4.  [To USAPAW] “Brady-White House Communications,” described as any communications between (1) USAPAW in the course of any evaluation, review, probe, assessment, “intake process,” preliminary investigation, or other investigation of any information received from Rudy Giuliani and (2) anyone at the White House Office

Before American Oversight filed the lawsuit, the Trump Admin did two things that will have an effect on what we’re seeing. First, DOJ combined requests one and two above; as we’ll see, that had the effect of hiding that Barr didn’t put anything in writing. In addition, USAPAW told American Oversight that they were going to refer the request for such an order to Main Justice for referral.

While the lawsuit was filed under the Trump Administration, the substantive response to it started in February. The FOIA is a way to understand more about this effort — both how willing Barr’s DOJ was to put this scheme in writing, as well as the volume of paper trail that it generated.

The first status report, submitted on February 22, revealed the following based on an initial search:

  1. “Brady Order and Written Approval” and “Giuliani Directives, Guidance, & Communications” (aggregated) at Main DOJ: 8,851 items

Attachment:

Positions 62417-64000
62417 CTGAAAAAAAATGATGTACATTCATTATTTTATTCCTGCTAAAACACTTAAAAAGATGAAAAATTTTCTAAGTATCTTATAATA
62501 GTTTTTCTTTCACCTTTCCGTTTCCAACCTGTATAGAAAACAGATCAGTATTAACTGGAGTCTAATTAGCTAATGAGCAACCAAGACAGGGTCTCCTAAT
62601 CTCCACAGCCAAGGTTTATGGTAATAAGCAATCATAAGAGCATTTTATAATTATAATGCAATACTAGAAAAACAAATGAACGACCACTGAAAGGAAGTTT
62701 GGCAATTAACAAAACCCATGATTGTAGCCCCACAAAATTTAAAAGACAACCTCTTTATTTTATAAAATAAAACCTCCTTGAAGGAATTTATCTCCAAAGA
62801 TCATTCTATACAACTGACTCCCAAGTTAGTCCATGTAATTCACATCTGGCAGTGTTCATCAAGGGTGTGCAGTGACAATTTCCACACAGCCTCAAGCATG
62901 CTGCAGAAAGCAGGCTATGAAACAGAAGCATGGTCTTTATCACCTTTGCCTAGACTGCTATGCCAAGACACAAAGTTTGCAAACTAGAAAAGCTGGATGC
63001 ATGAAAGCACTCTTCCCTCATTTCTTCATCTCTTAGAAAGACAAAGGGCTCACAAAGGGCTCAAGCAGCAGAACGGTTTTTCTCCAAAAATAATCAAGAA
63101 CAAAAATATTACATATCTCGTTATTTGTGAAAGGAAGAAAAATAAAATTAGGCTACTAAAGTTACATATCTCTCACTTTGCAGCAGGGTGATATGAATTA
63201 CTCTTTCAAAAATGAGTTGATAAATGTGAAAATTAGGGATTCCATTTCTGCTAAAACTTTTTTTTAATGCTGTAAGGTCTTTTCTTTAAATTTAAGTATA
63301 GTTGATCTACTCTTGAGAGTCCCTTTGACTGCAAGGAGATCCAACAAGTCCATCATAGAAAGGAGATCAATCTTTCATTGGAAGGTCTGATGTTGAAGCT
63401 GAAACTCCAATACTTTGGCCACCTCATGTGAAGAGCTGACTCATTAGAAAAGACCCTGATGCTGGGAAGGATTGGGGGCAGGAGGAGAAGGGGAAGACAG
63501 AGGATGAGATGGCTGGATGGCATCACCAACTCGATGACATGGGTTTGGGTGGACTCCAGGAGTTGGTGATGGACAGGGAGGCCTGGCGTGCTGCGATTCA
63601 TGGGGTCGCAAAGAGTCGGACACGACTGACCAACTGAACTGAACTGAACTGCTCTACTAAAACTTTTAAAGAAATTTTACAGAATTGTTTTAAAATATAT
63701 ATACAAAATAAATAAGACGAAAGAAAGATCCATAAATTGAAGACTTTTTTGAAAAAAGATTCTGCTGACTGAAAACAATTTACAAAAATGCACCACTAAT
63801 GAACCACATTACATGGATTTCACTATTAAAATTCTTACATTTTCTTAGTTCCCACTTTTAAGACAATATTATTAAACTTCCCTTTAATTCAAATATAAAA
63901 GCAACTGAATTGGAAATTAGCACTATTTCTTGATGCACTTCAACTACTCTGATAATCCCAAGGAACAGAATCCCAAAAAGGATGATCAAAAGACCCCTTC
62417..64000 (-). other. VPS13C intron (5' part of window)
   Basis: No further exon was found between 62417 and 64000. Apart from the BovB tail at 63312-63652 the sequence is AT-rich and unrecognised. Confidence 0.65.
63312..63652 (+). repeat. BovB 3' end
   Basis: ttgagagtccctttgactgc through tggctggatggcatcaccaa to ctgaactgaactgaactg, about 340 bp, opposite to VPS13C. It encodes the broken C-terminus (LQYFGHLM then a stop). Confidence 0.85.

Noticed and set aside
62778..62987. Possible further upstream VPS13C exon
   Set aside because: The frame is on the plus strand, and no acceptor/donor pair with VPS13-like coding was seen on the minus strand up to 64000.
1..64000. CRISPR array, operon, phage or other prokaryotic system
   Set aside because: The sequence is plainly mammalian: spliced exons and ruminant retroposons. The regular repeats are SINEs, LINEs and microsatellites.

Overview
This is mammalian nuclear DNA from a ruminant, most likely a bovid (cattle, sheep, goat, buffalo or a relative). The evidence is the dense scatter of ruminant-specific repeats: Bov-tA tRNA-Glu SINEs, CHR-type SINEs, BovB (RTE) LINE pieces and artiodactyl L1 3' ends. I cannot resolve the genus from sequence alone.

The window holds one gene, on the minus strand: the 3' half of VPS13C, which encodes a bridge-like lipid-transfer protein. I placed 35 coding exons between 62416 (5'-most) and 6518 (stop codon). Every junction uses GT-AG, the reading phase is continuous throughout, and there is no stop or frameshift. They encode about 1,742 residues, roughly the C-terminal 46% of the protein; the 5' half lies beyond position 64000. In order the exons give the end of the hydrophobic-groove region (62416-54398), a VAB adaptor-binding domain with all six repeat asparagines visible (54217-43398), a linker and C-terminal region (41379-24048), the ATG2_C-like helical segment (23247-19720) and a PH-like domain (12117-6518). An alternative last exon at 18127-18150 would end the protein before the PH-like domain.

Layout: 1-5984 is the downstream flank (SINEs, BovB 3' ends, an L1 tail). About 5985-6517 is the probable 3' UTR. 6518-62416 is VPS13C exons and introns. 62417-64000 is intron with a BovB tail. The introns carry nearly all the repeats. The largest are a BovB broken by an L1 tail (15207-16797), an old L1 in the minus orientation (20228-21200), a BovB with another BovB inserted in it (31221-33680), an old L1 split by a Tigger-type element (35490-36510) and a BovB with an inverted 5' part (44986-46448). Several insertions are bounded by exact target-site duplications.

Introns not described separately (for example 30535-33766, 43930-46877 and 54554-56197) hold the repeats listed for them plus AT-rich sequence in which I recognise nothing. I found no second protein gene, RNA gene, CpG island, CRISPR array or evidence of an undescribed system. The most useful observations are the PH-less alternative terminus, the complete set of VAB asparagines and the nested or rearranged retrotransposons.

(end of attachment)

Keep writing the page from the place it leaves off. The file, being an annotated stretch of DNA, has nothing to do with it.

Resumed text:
2. “Giuliani Directives, Guidance, & Communications” and “Brady-Giuliani Communications” at USAPAW: 1,400 pages
  3. “Brady-White House Communications:” none

The second status report, submitted on April 1, reported that of the initial search, the following was deemed potentially responsive:

  1. “Brady Order and Written Approval” and “Giuliani Directives, Guidance, & Communications” (aggregated) at Main DOJ: 30 pages referred
  2. “Giuliani Directives, Guidance, & Communications” and “Brady-Giuliani Communications” at USAPAW, of 272 pages reviewed so far:
    • 3 pages released in full
    • 189 pages referred to other agencies for consultation
    • 83 duplicates or non-responsive

Here is the USAPAW production.